What Happens to On-Line Accounts After Death
January 19th, 2015 by beasleyferber
As we all know, technology has changed nearly every aspect of our lives in ways that could not even have been imagined as short a time as 10 years ago. Most of us, including many Seniors, have e mail, Google accounts and accounts with social media such as Twitter and Facebook. What happens to these accounts when someone dies? An executor only has the authority to manage the property, or assets, of a deceased person. Is an on line account an asset? Does an executor have access to this account? Is the company obligated to turn over user names and passwords to the executor? These days, with such accounts having become pervasive in our lives, such questions are more than just academic. It is our (unconfirmed) understanding that Twitter and Google shut down an account after several months of inactivity, but Facebook does not. It is certainly eerie to be able to connect with a Facebook page of a loved one who has died.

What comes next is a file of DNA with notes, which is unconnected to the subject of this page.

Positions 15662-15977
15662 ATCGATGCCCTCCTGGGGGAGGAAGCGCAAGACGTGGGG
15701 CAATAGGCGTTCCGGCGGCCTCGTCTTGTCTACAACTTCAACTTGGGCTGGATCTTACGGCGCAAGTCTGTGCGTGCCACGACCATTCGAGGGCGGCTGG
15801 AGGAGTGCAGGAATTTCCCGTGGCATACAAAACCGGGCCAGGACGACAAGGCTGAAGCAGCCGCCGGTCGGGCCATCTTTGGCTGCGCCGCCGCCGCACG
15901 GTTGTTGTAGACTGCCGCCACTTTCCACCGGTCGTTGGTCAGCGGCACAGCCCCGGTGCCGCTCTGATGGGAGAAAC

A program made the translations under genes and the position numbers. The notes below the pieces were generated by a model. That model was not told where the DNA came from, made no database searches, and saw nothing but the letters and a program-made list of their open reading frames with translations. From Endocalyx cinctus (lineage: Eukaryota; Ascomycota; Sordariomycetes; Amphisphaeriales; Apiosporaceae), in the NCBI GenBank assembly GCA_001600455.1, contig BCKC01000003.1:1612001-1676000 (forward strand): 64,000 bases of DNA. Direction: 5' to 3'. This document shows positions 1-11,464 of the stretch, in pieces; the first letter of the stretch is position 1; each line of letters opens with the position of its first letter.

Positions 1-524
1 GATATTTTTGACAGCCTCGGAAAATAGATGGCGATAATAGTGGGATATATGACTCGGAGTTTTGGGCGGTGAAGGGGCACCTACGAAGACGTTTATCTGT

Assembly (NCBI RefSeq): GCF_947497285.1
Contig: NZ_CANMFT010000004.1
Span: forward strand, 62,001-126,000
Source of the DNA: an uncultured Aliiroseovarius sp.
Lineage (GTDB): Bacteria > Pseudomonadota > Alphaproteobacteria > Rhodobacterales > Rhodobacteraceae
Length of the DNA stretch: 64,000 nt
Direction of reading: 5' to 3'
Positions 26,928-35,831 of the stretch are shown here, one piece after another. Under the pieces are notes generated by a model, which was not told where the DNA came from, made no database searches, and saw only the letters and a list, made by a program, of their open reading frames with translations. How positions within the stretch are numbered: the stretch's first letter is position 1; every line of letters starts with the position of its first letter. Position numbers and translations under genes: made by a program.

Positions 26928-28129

Some states have started to address these issues. No state has yet gone as far as Delaware. Effective January 1, “The Fiduciary Access to Digital Assets and Digital Accounts Act” in Delaware attempts to deal with it. This law allows an executor to request access to any of the deceased’s digital accounts or assets. The custodian of such accounts has 60 days to deal with such a request, and, if the request is not honored, the executor can then seek a court order allowing access to the accounts.
Several questions come to mind immediately, such as: What happens if the custodian fails to comply with the court order? Is it really practical, or a good use of estate funds, for an executor to hire attorneys to fight with a giant company with unlimited assets? How would the court order be served on the company in the first place? Are communications, such as e mails or Facebook posts, assets which are subject to probate administration? Should tech companies be required to automatically delete the accounts of deceased persons after a certain period of time?
The State of Delaware is to be commended for attempting to deal with this difficult and important issue. It seems clear,though, that a state-by-state solution could cause more confusion than anything else, and that national legislation is needed to deal with this. We will keep you posted as things develop.